By Mary Whitfill
The Patriot Ledger
QUINCY – From dining to concerts to movies: al fresco is the way to go in the summer. Taking the idea of unconventional venues to a whole new level, local bands flocked to the porches of Quincy neighborhoods on Saturday to share their music in an outdoor setting.
“PorchFest is so fun,” said Quincy resident Shari Kurtzman, who danced with Abington’s Dan Kent on Prospect Avenue to the music of Drunken Logic pianist Jake Cassman. “Our family is visiting from New York, so we wanted to bring them to something local and fun.”
PorchFest invites residents to volunteer their porches, driveways and front yards to be makeshift venues for live bands. From there, acts volunteer their time and play sets while neighbors wander the streets and listen to every type of music they can think of, from Oldies to heavy metal. The festival came to Quincy for the second time on Saturday, with over 100 bands playing in 70 different spaces in four different neighborhoods.
“Our son and his band have an opportunity to play their music and he’s super excited,” said Kevin Adams, whose son is a member of the band Psytera Veridan. “It’s also a great way for people to see what an excelled neighborhood we have in Wollaston Heights.”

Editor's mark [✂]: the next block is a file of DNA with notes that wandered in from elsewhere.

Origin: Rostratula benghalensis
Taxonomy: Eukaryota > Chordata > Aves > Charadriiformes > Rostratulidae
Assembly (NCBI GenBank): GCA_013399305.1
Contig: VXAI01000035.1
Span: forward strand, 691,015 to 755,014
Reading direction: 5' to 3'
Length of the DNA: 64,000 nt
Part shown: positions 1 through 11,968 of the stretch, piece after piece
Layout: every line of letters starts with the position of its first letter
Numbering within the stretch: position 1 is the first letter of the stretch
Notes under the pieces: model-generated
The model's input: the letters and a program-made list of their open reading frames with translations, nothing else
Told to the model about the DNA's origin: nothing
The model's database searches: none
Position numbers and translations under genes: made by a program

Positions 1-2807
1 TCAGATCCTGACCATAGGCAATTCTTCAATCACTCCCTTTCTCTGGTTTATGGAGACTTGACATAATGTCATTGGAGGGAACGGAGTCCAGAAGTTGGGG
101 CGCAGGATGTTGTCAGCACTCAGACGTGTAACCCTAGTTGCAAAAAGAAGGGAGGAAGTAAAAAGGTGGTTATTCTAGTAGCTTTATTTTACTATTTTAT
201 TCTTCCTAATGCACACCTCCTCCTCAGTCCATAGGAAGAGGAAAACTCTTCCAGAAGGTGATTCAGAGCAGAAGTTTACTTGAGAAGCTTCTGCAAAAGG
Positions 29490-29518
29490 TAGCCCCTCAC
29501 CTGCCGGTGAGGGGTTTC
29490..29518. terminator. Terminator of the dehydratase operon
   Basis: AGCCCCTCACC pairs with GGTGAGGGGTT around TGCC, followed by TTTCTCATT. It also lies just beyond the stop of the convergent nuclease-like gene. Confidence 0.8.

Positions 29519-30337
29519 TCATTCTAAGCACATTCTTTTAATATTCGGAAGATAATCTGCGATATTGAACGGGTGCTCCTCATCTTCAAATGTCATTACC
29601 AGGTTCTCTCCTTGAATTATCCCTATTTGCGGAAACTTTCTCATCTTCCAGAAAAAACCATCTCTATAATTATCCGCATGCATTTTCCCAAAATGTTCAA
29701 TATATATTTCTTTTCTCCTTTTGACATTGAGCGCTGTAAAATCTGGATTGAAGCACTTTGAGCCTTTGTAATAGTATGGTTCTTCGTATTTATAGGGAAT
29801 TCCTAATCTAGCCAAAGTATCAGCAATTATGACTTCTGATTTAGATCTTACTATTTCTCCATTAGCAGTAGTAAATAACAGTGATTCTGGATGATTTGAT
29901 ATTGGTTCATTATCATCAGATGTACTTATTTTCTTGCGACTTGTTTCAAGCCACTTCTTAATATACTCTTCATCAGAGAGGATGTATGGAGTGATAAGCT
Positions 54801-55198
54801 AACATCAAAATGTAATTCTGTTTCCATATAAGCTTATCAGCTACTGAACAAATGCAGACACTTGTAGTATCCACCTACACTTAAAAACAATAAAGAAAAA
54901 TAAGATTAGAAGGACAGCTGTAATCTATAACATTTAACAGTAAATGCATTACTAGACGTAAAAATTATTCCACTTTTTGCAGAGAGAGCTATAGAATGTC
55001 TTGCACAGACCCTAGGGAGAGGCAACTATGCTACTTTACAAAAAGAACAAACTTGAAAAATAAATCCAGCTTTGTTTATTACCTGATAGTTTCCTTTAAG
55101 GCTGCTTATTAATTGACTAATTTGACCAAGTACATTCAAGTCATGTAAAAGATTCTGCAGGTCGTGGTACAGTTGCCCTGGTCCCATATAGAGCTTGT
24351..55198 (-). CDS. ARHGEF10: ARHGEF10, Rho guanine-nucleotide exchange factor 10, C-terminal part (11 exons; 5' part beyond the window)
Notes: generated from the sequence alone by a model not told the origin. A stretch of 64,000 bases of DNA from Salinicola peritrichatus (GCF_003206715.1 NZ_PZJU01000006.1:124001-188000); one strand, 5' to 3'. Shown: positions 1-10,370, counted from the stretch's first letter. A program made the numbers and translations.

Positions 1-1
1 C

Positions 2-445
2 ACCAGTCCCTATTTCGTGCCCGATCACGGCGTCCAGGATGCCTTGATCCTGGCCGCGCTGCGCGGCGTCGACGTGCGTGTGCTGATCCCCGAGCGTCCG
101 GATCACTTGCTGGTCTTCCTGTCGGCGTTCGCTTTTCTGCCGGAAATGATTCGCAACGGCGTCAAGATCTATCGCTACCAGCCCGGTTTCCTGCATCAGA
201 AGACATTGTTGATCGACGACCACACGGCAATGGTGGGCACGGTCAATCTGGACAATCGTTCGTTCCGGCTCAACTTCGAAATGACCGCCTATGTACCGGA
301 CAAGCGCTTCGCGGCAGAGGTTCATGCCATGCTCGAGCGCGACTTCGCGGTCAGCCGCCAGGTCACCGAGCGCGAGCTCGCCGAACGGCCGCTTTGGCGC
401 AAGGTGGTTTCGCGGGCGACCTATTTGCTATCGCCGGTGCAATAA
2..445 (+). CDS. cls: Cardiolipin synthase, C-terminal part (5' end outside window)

New York-based band The Muckrakers played PorchFest for the second time this year. The bass player, Shannon Muñoz, is a graduate of Eastern Nazarene College.
“We’re trying to gain as much experience in other states as we can,” he said after his set on Saturday. “It (PorchFest) was really good, some things even sounded better than they did in practice.”
A few miles away in Wollaston, father-son Irish duo Celtic Law played to a large crowd on Elm Avenue. Al and Brendan Gavaghan drew about 40 listeners to their three hour set, including Davis Street residents John Mahoney and Karen White.
“I’m Irish so I know it all,” Mahoney said while waiting for the band to start. “We like to get the nephews and the kids next door and go for walks to all the neighborhood stuff.”
Over the course of the day, bands played in Wollaston, Wollaston Heights, Squantum and Merrymount.
“It’s wonderful that the community has embraced this type of event,” organizer Walter Hubley said. “It shows that the city of Quincy really had a desire for more live music.”